A coronavirus outbreak a summer camp in Georgia left 260 campers and staffers testing positive for the virus, according to the U.S. Centers for Disease Control and Prevention (CDC).
The YMCA Camp High Harbour, which hosted more than 600 campers and staffers, quickly shut down for the summer in late June after a teen staffer tested positive for COVID-19.
All campers and staff had tested negative within 12 days of arriving; however, one staff member developed symptoms and eventually tested positive for COVID-19, according to the report.
Out of 344 people from the camp who were tested, 260 tested positive for SARS-CoV-2, a positivity rate of around 76%, according to the CDC.
"These findings demonstrate that SARS-CoV-2 spread efficiently in a youth-centric overnight setting, resulting in high attack rates among persons in all age groups, despite efforts by camp officials to implement most recommended strategies to prevent transmission," CDC researchers wrote in an analysis released on Friday. "This investigation adds to the body of evidence demonstrating that children of all ages are susceptible to SARS-CoV-2 infection and, contrary to early reports, might play an important role in transmission."
The camp took precautions to prevent the spread of COVID-19, including requiring everyone to have a negative COVID-19 test on file before arriving at camp, requiring staff members to wear face coverings and requiring campers to stay in their designated groups.
"I was surprised because they had done such a great job with precautions, with pre-screening the counselors and making sure that they were tested," said Karin Jessop, the parent of a camper. "Because the camp was mostly outdoors, I didn't understand how it could've happened based on the precautions and the space."
Campers, though, were not required to wear face masks. The CDC found that "daily vigorous singing and cheering" may have helped lead to the spread of COVID-19, and that windows and doors at the camp were not left open for better ventilation.
The YMCA told ABC News in a statement it made every effort to follow the best practices outlined by the CDC, the state of Georgia and the American Camp Association. Many parents also reached out to the YMCA in the spring, asking to reopen for the summer, according to the YMCA.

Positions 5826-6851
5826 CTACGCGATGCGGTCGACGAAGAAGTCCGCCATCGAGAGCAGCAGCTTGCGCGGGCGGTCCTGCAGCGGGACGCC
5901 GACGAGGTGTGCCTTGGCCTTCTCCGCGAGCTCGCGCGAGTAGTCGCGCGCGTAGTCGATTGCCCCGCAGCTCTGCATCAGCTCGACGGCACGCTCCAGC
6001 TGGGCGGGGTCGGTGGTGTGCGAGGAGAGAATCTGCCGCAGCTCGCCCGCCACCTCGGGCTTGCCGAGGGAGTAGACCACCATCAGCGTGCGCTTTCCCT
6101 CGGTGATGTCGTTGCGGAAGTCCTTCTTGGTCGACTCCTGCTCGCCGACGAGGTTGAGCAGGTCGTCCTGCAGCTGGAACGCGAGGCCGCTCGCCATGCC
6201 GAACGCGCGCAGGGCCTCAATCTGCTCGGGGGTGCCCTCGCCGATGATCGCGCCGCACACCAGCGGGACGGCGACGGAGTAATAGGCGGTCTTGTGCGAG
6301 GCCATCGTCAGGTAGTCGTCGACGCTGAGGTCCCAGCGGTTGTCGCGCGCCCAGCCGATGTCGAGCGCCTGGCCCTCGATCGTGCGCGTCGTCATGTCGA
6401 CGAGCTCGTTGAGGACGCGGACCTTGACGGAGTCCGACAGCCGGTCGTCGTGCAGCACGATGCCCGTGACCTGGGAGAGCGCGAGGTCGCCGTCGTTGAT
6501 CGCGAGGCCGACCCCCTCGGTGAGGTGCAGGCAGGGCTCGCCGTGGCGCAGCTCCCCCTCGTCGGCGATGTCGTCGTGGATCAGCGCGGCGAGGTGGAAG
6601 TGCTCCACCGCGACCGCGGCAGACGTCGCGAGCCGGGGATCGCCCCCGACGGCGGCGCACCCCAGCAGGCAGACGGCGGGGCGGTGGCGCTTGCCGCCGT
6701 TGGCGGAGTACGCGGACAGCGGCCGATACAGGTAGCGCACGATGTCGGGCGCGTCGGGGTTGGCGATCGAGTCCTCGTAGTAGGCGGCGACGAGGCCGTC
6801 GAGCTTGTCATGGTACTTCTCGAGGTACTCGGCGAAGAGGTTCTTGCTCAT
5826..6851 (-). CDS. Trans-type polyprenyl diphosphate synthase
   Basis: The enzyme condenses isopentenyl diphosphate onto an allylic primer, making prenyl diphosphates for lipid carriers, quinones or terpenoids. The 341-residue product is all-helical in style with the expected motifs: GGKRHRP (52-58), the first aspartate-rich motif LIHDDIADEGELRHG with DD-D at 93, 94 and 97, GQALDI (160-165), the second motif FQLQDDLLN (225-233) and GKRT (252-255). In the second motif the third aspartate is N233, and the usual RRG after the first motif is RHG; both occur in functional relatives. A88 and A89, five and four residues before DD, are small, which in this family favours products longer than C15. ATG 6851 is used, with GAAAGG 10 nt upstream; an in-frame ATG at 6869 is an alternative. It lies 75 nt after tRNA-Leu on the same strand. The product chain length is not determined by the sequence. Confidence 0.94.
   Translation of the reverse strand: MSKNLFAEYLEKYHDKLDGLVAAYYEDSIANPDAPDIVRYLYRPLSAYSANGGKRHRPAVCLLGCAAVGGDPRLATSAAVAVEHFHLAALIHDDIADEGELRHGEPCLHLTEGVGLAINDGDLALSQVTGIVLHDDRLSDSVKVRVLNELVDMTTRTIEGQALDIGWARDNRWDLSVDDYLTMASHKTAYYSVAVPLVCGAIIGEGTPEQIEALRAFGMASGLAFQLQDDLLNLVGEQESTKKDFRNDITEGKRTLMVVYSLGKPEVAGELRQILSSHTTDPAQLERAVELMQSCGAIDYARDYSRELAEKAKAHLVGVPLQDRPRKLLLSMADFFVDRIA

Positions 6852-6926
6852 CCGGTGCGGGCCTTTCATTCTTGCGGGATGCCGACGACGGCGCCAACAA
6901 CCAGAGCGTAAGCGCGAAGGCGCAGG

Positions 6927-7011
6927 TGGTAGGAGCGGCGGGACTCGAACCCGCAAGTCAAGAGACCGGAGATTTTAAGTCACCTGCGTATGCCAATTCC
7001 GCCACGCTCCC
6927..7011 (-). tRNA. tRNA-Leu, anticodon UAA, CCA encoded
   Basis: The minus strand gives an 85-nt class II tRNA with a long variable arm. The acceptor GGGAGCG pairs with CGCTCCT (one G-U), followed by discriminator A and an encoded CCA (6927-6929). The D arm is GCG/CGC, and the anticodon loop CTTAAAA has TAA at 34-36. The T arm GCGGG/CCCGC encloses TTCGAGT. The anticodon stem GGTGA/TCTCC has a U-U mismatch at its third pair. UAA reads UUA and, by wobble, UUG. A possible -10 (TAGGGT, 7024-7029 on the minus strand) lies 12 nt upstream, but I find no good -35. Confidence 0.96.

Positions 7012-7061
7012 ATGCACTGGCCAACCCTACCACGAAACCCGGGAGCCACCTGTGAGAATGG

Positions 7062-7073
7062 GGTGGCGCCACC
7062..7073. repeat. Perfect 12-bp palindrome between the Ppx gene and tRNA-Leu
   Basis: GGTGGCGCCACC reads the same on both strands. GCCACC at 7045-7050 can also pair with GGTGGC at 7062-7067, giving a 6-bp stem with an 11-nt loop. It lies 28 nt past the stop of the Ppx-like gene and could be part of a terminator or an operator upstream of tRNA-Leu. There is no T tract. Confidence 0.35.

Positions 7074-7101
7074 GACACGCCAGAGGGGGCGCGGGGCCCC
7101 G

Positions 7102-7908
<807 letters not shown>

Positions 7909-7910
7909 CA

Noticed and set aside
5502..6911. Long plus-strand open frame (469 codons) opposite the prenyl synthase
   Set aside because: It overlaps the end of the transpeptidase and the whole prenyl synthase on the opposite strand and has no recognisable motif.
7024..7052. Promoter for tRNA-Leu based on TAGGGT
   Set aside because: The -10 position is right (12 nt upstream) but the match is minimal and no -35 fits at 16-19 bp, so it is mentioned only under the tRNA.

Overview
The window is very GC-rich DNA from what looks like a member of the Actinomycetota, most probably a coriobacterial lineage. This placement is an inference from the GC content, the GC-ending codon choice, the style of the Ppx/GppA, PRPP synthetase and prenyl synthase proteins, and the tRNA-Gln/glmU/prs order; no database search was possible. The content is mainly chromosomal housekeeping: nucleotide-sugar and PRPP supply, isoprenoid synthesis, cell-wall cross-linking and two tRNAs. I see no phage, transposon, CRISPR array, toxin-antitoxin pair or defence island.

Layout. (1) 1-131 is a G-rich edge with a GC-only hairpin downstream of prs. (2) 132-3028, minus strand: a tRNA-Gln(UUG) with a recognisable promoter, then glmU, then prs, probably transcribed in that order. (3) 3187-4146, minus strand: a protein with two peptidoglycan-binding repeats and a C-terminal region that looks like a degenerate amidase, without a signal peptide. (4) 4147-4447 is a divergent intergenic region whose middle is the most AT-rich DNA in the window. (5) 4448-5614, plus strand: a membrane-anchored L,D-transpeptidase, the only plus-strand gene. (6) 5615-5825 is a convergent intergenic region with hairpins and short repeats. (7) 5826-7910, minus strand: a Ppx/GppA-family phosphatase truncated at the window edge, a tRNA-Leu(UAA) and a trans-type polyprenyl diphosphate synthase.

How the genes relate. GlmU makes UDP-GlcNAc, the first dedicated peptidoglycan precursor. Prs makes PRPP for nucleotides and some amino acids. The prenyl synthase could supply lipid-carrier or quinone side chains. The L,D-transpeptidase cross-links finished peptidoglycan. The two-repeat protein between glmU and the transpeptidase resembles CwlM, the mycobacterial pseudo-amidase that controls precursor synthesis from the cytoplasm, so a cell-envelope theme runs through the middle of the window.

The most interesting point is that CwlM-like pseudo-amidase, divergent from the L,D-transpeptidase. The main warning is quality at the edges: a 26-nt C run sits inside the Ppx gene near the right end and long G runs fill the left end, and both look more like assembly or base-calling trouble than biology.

"Attending Camp High Harbour is a tradition numerous generations of Y families look forward to every summer, the YMCA said in its statement. "Many of these individuals reached out to the Y to express their desire for us to open our resident camps in an effort to create normalcy in their children’s lives due to the detrimental impact of COVID-19. This weighed heavily in our decision to open, a decision in retrospect we now regret."
The state of Georgia has been one of the hot spots for COVID-19 in the United States.
To date, the state has reported more than 193,000 confirmed cases of COVID-19, nearly 4,000 deaths and more than 19,000 hospitalizations.
"Given how bad of an outbreak Georgia was experiencing, I don’t think it was wise to open that camp and then they didn’t do all the [precautions] around ventilation and getting kids to wear masks," Dr. Ashish Jha, director of the Harvard Global Health Institute, said Monday on "Good Morning America." "It is a warning sign of what could happen if you don’t follow the guidance."
"I think we’ve been a little cavalier about this and have sort of assumed that kids are fine and they don’t spread at all or they don’t get infected very often," he said. "I think we’re seeing data that suggests that may not be true."
He went on, "Kids that are 10 and younger do seem to transmit less and therefore maybe we have a lower threshold for getting them back [to school]. High schoolers, they essentially function like adults, and we really have to think about them very differently than I think the younger kids."
Jha also pointed out that whether children-centric activities like schools and camps reopen has to do with where they are located and what precautions they will take.
"I do think that schools can reopen but not in communities with large amounts of spread and not without really vigorous planning," he said. "I feel like too many communities are just not doing that -- they’re just sending kids back to school without all that extra work."